THE ROYALS GET WRAPPED UP IN A BO
Bo Jackson finally answered the question. He didn't go the Elway, he went the other way, straight to Royals Stadium in Kansas City. To demonstrate how serious he is about making his business in baseball, not football, the NFL's top prospect hit seven home runs last Saturday in his first professional batting practice. Manager Dick Howser was impressed by the mere sight of him out of street clothes. "I have known some first-round draft choices who wouldn't even suit up the first day, they're so nervous." Hal McRae said Bo reminds him of another Jackson, and he didn't mean Ron. After Frank White's eyes followed a Jackson shot that traveled 460 feet into dead center, he said, "Everything about this day is beginning to impress me."
Most observers thought the day would never come. In turning down the Tampa Bay Buccaneers' offer of $7 million over five years—the largest rookie contract tendered in NFL history—the former Auburn running back became the first Heisman Trophy winner to pass up a career in pro football since Army's Pete Dawkins did so in 1958. "I'm always going to do the opposite of what the public thinks," said the 23-year-old rightfielder. "I did this so people would swallow their Adam's apple." After a 10-day tour of Kansas City, baseball's prize catch will be sent to Double A Memphis or Triple A Omaha. "I'm so happy right now, I wouldn't care if they sent me down to Pee Wee ball," Jackson said.
Team co-owner Avron Fogelman vehemently denies that the Royals offered Jackson, their fourth-round pick, $5 million over five years, but the deal does cover several years and includes substantial real estate investments. Fogelman promises that Jackson will be back with Brett & Co. on Sept. 1 when the roster expands from 24 to 40 players. Said the Royals' general manager, John Schuerholz, "The sports world has to be shocked. Bo Jackson literally left millions of dollars on the table in Tampa." Kirk Gibson of the Tigers was certainly surprised. When Gibson, another football star who chose baseball, was asked if he could explain why a fourth-round choice received a long-term contract while Gibson, a free agent last year, couldn't get one offer from another team, he replied, "I can't, especially...[pause]...how can a team tampering with me during the season turn around and do what they said they couldn't do?"
PUNCHING OUT AN ALL-STAR BALLOT
Voting injustices have always added to the public interest in the All-Star Game. When Rod Carew keeps beating out Eddie Murray or when Luis Aparicio gets hundreds of thousands of votes after he retires, indignant newspaper columns are written and switchboards for radio call-in shows light up. But it is, after all, a game created for the people, so it is right that the teams be selected by the people. No team will ever be perfect. Players think they should decide the starters, but when they did, back in 1965, they elected Felix Mantilla instead of Bobby Richardson. So why get worked up because some fan in Los Angeles punches out Greg Brock's name every day? Just punch along and compare your ballot to this one:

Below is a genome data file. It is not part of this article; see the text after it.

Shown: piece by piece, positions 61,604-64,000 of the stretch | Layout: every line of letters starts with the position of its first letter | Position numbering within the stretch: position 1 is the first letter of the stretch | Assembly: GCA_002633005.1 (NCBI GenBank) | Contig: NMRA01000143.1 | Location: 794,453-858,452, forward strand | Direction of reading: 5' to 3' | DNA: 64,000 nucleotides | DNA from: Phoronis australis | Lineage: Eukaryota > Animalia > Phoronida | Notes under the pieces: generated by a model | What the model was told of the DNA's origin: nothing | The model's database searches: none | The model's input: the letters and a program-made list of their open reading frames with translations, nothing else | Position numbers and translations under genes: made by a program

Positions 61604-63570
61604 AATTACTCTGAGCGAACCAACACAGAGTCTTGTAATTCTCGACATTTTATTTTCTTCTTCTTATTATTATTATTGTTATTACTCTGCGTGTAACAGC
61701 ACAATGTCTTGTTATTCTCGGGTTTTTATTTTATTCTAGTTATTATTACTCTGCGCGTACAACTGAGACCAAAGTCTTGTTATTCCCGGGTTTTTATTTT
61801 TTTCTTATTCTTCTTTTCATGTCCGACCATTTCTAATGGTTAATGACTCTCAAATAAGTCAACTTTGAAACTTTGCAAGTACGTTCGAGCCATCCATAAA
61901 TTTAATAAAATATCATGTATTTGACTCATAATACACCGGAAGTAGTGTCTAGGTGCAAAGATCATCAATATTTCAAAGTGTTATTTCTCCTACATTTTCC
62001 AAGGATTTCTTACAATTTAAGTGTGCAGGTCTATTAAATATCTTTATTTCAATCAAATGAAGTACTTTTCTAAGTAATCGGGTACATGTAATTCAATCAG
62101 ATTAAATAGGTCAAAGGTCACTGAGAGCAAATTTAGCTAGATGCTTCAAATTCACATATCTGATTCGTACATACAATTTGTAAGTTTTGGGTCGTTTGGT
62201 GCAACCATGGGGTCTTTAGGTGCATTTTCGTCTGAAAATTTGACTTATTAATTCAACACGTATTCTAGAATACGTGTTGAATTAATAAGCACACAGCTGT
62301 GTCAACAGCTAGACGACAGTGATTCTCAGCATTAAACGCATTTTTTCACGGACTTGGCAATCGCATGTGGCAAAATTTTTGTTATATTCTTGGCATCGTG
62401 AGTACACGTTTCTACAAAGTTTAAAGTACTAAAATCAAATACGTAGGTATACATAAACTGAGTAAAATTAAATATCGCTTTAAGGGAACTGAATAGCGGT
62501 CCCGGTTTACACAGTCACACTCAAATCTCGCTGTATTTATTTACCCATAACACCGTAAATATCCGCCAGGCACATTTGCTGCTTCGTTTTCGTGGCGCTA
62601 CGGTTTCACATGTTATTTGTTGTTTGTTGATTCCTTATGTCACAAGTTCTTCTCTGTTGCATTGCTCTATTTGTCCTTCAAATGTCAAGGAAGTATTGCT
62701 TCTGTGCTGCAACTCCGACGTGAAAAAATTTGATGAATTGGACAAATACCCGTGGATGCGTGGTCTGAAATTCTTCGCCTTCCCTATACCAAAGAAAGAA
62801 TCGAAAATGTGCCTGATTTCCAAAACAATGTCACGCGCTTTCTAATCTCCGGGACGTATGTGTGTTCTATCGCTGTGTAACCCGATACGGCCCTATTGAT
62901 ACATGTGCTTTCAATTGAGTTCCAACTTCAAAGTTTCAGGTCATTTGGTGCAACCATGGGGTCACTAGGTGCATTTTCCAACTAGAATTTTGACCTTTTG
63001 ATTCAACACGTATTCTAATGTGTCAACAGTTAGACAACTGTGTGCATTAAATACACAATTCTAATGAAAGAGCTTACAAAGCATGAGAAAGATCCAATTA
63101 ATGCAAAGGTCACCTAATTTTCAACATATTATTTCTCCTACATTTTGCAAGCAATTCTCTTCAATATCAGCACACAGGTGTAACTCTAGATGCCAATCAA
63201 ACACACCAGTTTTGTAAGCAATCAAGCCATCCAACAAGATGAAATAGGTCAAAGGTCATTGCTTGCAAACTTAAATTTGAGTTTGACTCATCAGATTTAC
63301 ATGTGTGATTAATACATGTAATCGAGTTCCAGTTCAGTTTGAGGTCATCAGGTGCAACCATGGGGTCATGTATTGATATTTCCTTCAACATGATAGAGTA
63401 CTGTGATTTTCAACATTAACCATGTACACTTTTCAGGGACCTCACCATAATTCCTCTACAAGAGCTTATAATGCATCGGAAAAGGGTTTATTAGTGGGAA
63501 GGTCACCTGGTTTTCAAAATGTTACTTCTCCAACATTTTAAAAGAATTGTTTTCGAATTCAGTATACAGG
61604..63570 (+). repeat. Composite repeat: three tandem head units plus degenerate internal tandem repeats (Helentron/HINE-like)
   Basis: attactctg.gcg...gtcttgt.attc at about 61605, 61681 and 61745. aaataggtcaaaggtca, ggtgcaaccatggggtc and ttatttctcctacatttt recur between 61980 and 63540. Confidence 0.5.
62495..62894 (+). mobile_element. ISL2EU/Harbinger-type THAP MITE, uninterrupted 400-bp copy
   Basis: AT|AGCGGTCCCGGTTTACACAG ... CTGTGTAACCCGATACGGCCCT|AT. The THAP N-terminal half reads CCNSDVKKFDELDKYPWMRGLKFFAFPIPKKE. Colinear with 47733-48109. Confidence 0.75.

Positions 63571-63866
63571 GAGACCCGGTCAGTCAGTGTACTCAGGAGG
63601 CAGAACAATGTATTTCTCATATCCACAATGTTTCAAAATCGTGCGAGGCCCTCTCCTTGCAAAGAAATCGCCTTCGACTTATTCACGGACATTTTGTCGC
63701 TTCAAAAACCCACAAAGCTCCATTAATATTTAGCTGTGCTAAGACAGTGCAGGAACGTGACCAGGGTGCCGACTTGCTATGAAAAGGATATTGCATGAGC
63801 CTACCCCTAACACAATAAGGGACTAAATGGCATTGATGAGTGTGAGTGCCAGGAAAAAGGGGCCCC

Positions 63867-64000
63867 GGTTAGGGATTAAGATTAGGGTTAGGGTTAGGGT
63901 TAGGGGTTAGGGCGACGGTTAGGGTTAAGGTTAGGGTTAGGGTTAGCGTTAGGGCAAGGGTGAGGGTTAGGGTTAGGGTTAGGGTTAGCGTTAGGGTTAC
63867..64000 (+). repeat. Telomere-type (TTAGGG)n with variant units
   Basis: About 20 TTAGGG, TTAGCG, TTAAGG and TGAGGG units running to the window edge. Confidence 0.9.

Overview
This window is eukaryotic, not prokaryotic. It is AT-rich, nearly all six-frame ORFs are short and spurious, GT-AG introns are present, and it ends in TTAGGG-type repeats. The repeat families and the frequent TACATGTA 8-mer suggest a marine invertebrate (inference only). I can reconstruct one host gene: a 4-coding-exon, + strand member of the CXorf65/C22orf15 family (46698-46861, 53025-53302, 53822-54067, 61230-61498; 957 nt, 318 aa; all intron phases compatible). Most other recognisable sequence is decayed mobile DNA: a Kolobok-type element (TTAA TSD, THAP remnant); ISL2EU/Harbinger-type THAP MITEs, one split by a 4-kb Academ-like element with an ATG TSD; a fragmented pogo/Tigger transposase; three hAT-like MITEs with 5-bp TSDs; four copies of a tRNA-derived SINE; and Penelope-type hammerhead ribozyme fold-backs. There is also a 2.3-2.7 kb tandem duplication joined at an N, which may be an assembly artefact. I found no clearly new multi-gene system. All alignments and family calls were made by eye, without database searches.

Don Mattingly, Yankees, and Keith Hernandez, Mets. Poor Eddie Murray. He has been one of the dominant players of his time, but Carew almost always led the balloting. Now Carew has retired, but there is Mattingly in New York City and Wally World Joyner in L.A., two major voting areas. Add to them Kent Hrbek, who hit .422 with 13 homers in the 28 games after adopting his new Oscar Gamble-style stance, and the league's first base delegation is the strongest of any position in either league.
Tony Phillips, Oakland, and Ryne Sandberg, Cubs. Sandberg's edge over Johnny Ray and Steve Sax comes in power, RBIs and defense. Phillips gets the nod over Willie Randolph, who has been superb offensively but subpar defensively.
Wade Boggs, Red Sox, and Ray Knight, Mets. With due respect to George Brett and Gary Gaetti, Boggs is having a storybook season. Mike Schmidt's time has been split between third and first, and, anyway, we all like to have one write-in, which the surprising Knight is.
Tony Fernandez, Blue Jays, and Hubie Brooks, Expos. Brooks's production at the plate can't be overlooked, even if Ozzie Smith is hitting .300 and Shawon Dunston is about to become the best in the league.